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The level of farmed Atlantic salmon mortality in Chile decreased from 28% in 2016 to 13% last year, according to industry analyst Aquabench.


The difference was mainly explained by the lower occurrence of harmful algal blooms (HABs), according to a report by the company.

Rainbow trout and coho salmon also had lower total mortality in 2017, reaching 9.6% (15.3% in 2016) and 6.9% (13.8% in 2016) respectively. 

Overall, the 2017 productivity balance shows a total of 20.7 million dead fish in the fattening stage - 14.3 million Atlantic salmon, 3.9 million coho salmon and 2.5 million rainbow trout. A fifth of total mortality had to do with infectious causes.

The lower presence of HABs during 2017 was reflected in a productivity increase in Atlantic salmon that reached 4.23 kilos harvested per smolt fed to fattening, a figure 26% higher than 2016.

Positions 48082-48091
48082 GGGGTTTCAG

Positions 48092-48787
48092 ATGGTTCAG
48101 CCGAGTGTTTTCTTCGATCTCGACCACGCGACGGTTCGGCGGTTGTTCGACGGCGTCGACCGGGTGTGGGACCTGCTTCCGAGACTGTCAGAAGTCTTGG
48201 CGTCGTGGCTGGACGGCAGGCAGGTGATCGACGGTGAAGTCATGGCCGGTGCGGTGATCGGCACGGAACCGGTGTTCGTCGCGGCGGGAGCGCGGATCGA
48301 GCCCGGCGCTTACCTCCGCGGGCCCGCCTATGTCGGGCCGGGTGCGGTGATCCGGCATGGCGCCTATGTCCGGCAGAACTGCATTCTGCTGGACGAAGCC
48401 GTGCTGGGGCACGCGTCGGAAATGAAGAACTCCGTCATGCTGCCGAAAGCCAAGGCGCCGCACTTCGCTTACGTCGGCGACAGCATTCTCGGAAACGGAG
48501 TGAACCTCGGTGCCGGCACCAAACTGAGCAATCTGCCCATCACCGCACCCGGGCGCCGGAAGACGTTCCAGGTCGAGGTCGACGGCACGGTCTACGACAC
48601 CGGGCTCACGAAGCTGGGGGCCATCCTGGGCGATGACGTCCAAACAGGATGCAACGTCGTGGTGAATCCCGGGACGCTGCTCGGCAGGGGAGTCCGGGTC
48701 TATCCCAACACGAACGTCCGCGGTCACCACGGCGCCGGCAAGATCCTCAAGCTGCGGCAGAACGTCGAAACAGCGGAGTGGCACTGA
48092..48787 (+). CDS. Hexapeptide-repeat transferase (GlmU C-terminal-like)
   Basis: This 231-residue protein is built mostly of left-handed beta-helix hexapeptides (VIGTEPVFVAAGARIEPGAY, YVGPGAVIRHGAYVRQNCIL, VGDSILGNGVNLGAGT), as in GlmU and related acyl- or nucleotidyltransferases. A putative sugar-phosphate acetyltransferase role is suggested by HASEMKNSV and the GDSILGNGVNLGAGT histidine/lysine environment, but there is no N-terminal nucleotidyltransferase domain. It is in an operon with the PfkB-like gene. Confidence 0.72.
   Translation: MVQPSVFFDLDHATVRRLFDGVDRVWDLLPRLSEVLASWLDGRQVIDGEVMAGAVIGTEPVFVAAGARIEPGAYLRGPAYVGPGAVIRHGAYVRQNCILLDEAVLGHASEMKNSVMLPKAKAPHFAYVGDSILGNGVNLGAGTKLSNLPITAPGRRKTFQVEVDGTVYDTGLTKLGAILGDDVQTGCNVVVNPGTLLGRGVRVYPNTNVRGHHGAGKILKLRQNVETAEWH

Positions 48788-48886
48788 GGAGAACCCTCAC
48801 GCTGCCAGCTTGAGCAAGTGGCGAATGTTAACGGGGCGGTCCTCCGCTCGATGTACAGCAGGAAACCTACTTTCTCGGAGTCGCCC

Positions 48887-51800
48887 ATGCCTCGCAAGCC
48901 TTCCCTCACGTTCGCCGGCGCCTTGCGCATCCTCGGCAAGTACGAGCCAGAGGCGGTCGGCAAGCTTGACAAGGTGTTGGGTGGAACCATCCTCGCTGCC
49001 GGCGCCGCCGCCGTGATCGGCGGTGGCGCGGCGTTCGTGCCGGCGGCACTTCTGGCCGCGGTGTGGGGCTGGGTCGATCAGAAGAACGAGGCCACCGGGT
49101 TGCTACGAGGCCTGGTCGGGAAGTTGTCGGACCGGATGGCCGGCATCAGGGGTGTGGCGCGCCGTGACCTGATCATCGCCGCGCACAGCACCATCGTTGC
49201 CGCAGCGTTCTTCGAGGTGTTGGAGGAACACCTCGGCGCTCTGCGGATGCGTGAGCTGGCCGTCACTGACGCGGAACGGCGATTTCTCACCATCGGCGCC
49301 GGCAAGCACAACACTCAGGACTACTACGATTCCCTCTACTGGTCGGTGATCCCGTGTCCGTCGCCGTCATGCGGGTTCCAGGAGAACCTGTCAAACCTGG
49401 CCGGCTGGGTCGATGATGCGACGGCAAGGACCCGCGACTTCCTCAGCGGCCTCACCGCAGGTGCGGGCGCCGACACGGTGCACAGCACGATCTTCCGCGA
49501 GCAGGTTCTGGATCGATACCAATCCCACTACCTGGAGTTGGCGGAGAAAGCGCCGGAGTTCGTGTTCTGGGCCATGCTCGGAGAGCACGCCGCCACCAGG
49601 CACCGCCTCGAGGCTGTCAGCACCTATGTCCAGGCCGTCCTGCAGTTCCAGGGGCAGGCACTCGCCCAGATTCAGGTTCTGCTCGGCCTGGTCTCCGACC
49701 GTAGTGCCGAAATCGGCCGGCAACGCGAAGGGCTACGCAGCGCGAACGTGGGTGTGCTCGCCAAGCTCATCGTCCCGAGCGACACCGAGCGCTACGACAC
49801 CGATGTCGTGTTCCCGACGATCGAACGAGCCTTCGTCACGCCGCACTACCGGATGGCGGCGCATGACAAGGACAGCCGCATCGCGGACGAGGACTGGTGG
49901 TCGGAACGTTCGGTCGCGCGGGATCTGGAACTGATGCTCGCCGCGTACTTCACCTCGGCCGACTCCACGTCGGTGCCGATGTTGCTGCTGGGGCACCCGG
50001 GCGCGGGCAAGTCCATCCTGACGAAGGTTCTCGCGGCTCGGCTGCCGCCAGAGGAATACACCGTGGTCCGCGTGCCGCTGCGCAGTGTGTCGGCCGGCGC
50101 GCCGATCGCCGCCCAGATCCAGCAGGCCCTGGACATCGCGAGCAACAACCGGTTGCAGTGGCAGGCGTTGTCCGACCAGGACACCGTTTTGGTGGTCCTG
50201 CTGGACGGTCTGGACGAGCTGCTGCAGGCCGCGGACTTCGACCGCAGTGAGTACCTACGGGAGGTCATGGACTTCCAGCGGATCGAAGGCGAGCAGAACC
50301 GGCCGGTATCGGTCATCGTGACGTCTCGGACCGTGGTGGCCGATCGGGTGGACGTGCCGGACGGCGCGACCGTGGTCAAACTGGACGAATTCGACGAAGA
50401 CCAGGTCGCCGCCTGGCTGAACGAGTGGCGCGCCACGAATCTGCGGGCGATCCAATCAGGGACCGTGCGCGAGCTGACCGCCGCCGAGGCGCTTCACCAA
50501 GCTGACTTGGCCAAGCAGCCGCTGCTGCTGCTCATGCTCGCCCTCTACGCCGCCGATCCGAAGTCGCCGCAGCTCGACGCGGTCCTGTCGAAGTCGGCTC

Live biomass up 15%

In the case of rainbow trout, an improvement in productivity of 21% was also observed, reaching 2.65 kilos harvested per smolt, while for coho salmon this indicator grew by 11%, reaching 3.03 kilos harvested per year smolt (as season). 

In December 2017 there was a 4% increase in the number of live fish, compared to the same period of 2016, Aquabench giving an estimated total of 184 million fish across the three salmonid species. Regarding live biomass in fattening, the analysis reveals an increase of 15%, which works out at 385,500 tonnes in total. 

The number of smolts set out grew by 6% on average in 2017, reaching 203.9 million. The total biomass harvested at the Chilean industry level for the three species reached 732,000 tonnes WFE, up 16% on 2016. By species, cumulative volumes (WFE) recorded 491,119 tonnes for Atlantic salmon, 76,934 tonnes for rainbow trout and 164,372 tonnes for coho salmon.